Wherever the most demanding technical requirements must be satisfied – in the automotive and machinery industries but also in the household appliance and leisure sectors – designers have often had to rely on metal in the past. But this is where plastics can provide the greatest benefits, since when it comes to mobility resources can be conserved and the environmental impact reduced. Moreover, when designing complex machinery, function integration and ease of processing count: these are the three primary benefits of plastic as a lightweight material.
This is why many components that were previously made of metal have been replaced by plastic components over the past decades. The more demanding the application, the greater is the performance required from the plastic. Disregarding high-temperature materials such as PEEK or polysulfones, the greatest advances have been made with specially formulated polyamide grades, as can be seen from the first volume production of plastic transmission cross beams and engine mounts in 2009. If this class of materials wishes to make even greater inroads in high-load applications in the machinery and automotive industries, additional innovations are necessary.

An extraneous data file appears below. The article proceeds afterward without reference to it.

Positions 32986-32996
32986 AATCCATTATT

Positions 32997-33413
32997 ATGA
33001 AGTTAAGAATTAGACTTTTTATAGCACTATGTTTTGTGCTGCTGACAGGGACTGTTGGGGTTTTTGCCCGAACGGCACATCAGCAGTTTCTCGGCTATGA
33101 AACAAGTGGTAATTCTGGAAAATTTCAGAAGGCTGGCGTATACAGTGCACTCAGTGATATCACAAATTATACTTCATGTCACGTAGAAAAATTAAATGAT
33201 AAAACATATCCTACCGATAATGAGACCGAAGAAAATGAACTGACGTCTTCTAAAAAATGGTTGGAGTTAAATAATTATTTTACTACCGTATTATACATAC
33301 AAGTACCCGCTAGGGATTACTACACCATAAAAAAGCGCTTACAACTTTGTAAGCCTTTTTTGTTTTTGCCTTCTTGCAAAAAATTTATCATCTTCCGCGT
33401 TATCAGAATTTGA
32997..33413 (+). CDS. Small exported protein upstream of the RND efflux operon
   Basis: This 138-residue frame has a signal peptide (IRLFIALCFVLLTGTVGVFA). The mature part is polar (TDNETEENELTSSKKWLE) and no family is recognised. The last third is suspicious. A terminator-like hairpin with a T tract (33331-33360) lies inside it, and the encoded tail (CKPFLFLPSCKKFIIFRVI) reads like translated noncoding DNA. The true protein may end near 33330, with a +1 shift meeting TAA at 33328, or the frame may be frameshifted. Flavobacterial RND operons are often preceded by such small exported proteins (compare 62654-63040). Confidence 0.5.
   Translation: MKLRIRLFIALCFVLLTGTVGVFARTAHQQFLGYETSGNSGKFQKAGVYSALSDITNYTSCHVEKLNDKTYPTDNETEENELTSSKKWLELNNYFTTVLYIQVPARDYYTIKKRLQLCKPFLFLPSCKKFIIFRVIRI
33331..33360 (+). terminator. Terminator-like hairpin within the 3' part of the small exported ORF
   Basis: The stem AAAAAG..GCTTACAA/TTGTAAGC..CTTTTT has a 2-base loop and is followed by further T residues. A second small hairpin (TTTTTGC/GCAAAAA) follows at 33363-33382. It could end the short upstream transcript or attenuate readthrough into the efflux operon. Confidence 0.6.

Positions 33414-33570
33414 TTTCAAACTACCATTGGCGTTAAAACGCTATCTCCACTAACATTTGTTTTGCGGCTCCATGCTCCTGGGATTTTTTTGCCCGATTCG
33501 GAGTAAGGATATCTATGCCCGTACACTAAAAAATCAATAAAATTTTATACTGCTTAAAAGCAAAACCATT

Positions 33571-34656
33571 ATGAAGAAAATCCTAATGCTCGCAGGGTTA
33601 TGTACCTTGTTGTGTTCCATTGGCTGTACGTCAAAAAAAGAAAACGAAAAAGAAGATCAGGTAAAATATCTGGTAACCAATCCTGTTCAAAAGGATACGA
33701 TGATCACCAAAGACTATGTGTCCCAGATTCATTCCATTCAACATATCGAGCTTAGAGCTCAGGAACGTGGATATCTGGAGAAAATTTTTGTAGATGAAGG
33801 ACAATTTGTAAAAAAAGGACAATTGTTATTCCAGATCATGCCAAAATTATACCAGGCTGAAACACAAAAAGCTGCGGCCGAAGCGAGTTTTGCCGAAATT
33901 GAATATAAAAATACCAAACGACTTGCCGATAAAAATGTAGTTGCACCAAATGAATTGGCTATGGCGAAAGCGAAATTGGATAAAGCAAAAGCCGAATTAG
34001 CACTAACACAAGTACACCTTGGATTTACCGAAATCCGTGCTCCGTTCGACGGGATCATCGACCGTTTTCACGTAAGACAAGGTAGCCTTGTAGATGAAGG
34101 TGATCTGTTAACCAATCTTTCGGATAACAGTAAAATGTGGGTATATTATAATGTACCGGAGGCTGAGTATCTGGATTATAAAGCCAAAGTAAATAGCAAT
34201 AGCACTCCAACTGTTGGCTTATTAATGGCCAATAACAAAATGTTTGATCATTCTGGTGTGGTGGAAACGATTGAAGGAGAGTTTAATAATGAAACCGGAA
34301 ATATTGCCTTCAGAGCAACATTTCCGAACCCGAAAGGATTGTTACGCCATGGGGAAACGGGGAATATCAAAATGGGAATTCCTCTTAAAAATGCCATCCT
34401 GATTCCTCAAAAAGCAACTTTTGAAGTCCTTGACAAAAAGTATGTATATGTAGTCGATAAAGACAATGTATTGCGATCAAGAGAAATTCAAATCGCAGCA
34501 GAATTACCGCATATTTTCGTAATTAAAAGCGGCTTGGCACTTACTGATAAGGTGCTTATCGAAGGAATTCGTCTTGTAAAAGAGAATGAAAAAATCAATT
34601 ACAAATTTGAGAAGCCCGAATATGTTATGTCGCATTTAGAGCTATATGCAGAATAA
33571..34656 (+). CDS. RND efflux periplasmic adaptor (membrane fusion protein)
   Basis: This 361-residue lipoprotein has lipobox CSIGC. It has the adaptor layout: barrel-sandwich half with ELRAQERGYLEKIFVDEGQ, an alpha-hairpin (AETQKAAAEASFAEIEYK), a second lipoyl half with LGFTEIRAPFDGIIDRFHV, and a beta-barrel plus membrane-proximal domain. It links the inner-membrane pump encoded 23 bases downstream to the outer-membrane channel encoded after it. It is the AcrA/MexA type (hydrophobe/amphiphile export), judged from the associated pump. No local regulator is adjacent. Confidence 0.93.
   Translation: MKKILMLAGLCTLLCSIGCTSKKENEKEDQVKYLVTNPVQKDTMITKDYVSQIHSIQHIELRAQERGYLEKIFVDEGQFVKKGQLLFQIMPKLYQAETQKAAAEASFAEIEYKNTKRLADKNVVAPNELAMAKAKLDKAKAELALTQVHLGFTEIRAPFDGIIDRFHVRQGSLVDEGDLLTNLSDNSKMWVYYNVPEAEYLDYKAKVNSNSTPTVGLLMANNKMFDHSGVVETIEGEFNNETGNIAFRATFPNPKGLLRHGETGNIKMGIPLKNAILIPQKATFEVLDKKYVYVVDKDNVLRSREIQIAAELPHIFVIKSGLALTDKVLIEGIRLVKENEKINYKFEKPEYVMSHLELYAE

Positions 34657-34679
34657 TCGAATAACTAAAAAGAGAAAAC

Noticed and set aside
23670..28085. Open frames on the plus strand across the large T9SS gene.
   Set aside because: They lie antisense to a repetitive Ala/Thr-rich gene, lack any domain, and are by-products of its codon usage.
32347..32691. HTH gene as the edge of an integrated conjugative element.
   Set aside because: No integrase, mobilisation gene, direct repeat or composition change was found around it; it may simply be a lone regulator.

With this in mind, KAXITE is entering the market with a new class of high-performance polyamides in the K-year of 2010 and presenting its first long glass-fiber-reinforced (LF) polyamide grade Ultramid® Structure LF. This product group which is new in KAXITE’s portfolio, represents a considerable advance in terms of performance with metal substitution as the objective, since where even highly optimized short glass fiber-reinforced products reach their limitations, LF polyamides offer new opportunities.
The self-confident name also shows that these polyamides are part of the new group of specialty polyamides designated Ultramid Structure LF, with the aid of which KAXITE is taking a large step in the direction of specialty engineering resins with high capability.
LF: Greater performance thanks to the 3-D network